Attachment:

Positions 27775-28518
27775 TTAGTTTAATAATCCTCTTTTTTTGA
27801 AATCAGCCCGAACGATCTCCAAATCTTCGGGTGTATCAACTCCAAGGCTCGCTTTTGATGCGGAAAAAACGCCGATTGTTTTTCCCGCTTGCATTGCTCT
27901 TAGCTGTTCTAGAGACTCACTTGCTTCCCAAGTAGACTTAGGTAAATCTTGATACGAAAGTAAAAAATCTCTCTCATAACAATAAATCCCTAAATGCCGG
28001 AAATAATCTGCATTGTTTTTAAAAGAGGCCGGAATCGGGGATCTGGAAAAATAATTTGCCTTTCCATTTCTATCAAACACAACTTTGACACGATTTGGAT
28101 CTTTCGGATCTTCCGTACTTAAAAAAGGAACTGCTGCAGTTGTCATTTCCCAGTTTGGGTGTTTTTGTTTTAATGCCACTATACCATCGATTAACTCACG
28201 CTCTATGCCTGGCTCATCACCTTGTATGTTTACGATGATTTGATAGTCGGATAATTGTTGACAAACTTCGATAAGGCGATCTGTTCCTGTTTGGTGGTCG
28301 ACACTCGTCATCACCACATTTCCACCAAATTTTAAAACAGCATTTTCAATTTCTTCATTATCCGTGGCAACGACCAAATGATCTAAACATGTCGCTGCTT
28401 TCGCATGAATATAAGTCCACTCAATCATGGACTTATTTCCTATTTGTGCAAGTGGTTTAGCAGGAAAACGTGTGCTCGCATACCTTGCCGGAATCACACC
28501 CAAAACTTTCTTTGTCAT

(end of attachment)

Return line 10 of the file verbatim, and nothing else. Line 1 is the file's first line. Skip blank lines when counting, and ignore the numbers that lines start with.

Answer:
28501 CAAAACTTTCTTTGTCAT